They are all about a girl called Jenna who lives in a Hame, a place for women – often abandoned as children – who believe in the goddess Alta.  Jenna, who has had three mothers and been orphaned thrice, is believed by some to be the prophesied queen, the Anna, who will bring about some unspecified but very important change.  Jenna is not in love with this idea.  It makes her life harder, poor little sausage.  But she carries on, defeating the appropriate foes as the prophecy suggests, and falling madly in love with a king’s son, and calling forth her dark sister, Skada, who appears at her side in the night-time, only when there is light to cast a shadow.

Anyway I just reread them, to see, and these are still quite good books.  Jane Yolen does a thing that I love, which is that she has the story itself, and then she quotes bits from the Book of Alta, and then she has bits that are legends, and you can see how these folk tales have grown out of different parts of Jenna’s story, and then she has excerpts from what she calls “The History”, which is a scholarly study of the events of the book, from a distance of many years, and it gets everything completely wrong and makes fun of the scholar Magon who is coming close to getting things right.  This is fun.  Oh, and she has songs also, which like the folk tales have grown out of the events of the story we’re reading.

In bits maybe it takes itself a smidge too seriously?  But mainly it’s an excellent story.  Jenna’s world, particularly the bits with the sisters in the Hames, is very well imagined, with lots of good details around the dark sisters and just the way the Hames function generally.  I wouldn’t have minded having more bits set in the Hames, seeing how the sisters get on with their everyday lives after they are adults, but that’s just my preference.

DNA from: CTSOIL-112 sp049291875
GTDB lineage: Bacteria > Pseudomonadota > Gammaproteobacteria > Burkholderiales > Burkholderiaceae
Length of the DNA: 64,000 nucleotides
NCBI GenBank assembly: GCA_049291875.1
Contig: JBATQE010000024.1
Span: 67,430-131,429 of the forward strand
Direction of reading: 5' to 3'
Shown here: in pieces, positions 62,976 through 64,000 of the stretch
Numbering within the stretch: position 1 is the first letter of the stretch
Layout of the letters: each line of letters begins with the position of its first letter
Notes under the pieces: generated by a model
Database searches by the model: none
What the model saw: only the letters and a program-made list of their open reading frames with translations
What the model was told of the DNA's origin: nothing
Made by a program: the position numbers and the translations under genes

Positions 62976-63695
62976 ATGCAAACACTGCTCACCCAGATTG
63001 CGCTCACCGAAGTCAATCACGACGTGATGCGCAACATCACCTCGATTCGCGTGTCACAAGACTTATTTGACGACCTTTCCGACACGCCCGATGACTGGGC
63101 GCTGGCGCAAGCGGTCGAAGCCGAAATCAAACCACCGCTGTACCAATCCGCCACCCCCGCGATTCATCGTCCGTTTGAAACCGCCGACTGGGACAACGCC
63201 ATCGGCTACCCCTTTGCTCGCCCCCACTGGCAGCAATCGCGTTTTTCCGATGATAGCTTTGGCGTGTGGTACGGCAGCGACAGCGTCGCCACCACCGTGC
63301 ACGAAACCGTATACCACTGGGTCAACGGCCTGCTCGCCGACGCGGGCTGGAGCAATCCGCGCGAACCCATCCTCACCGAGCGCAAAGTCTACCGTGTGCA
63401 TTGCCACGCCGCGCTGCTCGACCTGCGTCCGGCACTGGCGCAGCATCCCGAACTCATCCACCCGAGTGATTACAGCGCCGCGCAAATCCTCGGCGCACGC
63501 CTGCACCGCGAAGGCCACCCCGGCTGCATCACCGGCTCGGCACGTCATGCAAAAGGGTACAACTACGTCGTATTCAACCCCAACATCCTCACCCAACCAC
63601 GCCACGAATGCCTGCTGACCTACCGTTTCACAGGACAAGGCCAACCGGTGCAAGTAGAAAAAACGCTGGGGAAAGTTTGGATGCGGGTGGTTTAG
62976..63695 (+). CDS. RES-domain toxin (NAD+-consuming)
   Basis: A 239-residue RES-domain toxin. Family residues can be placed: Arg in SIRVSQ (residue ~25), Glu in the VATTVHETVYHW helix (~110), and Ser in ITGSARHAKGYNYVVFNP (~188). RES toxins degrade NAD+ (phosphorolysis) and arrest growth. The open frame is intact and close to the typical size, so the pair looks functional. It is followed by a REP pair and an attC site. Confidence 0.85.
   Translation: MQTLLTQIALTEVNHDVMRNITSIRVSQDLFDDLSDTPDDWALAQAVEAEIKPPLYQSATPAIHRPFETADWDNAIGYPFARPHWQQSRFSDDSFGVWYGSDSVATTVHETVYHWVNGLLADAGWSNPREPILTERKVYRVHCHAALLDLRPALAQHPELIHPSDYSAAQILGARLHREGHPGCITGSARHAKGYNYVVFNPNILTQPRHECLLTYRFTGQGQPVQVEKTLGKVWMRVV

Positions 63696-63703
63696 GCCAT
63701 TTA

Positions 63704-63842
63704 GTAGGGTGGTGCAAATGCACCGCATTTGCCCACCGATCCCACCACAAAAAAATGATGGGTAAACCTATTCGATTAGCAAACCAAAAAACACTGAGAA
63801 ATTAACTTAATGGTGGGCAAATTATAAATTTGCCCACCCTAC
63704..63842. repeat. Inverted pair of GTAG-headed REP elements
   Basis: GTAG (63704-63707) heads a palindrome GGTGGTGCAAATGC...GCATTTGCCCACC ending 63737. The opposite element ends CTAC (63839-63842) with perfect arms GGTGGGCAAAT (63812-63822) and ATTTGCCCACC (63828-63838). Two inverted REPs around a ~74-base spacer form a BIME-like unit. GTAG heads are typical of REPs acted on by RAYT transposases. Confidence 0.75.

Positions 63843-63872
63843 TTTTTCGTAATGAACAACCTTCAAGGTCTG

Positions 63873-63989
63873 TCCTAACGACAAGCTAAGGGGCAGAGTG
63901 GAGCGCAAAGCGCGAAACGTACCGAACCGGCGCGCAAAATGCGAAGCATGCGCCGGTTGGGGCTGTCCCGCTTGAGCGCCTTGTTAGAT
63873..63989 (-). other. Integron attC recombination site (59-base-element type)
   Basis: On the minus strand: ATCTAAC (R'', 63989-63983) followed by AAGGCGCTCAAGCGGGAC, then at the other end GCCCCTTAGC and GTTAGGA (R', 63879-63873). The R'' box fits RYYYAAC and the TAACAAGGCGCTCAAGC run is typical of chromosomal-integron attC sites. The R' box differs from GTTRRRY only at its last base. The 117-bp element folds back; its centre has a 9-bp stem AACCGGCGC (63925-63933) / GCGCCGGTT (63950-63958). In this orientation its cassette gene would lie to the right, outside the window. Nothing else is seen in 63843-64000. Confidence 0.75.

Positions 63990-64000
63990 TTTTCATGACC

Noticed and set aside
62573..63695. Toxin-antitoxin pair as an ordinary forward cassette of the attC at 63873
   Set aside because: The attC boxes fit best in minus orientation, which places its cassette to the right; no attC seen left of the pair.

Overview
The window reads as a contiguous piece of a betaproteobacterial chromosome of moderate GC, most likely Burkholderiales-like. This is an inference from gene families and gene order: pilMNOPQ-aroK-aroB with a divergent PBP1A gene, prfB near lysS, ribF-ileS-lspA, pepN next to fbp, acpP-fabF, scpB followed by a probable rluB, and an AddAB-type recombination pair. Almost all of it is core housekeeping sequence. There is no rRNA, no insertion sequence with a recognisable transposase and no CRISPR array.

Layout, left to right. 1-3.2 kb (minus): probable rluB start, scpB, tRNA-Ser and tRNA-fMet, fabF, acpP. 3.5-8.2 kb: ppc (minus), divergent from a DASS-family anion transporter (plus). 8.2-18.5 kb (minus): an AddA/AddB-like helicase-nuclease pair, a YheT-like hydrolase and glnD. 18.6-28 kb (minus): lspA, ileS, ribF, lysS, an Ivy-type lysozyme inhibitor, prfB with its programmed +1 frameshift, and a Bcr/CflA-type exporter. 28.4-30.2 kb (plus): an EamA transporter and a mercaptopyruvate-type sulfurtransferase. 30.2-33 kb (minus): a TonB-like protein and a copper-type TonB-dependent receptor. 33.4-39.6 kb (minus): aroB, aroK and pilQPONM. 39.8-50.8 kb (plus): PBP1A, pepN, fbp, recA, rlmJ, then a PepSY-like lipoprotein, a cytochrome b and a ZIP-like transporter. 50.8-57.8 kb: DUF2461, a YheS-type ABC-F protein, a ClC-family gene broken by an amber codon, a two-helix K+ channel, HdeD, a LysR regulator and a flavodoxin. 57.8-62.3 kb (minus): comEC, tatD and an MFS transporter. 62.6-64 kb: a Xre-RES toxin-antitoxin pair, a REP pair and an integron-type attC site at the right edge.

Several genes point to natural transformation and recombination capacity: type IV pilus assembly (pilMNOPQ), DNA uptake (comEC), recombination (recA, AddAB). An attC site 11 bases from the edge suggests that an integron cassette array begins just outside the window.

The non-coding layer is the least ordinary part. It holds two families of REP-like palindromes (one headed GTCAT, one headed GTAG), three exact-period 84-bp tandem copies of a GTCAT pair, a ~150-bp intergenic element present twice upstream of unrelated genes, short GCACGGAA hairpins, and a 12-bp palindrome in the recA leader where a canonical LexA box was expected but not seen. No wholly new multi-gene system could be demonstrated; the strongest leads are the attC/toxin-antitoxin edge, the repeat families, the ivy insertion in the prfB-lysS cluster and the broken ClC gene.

Also, I miss Maine.  We used to go on vacation there every summer when I was a kid, and there was (still is!) this bookshop in Wells, where we stayed, called Annie’s Book Stop, and it was great.  That’s where I got my copies of Sister Light, Sister Dark, and White Jenna.  It was a damn exciting day.  And I miss Maine.  All with the bookshops we would go to that were used, and Fun-O-Rama, and we would go to this excellent restaurant called Allison’s in Kennebunkport and we would sing “Alice’s Restaurant” only we’d call it “Allison’s Restaurant”, and the beach was all nice and the water was all cold.  That was nice.

Let me know if you’ve read these and I will link to you!  🙂

Victory of Eagles, Naomi Novik

For some reason I had it in my head that this was going to be the last of the Temeraire series.  Not really sure why I thought that – evidently Ms. Novik plans to have probably nine of them before she’s done.  She must have many, many facts in her brain to want to write so many books (even though she’s now ditched history entirely).

Yes, at this point she has abandoned real history in favor of stuff that’s more fun, which, hey, I’m completely fine with.  It would be silly to accept dragons and then complain that Napoleon had invaded London, so I have no complaints about Napoleon invading London.  Unless he starts tearing down things that I like, or doing something wicked on the area that will someday grow into the South Bank, my favorite bit of the world.

I enjoyed this book nearly as much as I did the first one.  Temeraire’s a point-of-view character now, off and on, which was fun given how cute Temeraire has always been.  He’s a mighty community organizer dragon these days, organizing the breeding ground dragons into a bunch of fighters for fighting off the wicked French armies.  It was refreshing to have everybody winning battles and having clever ideas, instead of all systems devolving into chaos, as has been the case so much in the last few books.

As much as I was looking forward to seeing Iskierska in this book, I thought she was wasted.  You saw a good bit of her, but she wasn’t really doing that much – or no, I guess what I would say is that I wanted to see her grow up and become useful and clever and do cunning things, and she really didn’t.  She was just a nuisance, requiring to be watched and rescued, and I wanted her to be a mighty fightin’ power!  Maybe in the next one.  I like her and I want her to come into her own at some point.

The books continue to be entertaining.  I continue to like them enough to reserve them at the library but not enough to actually purchase them at the store.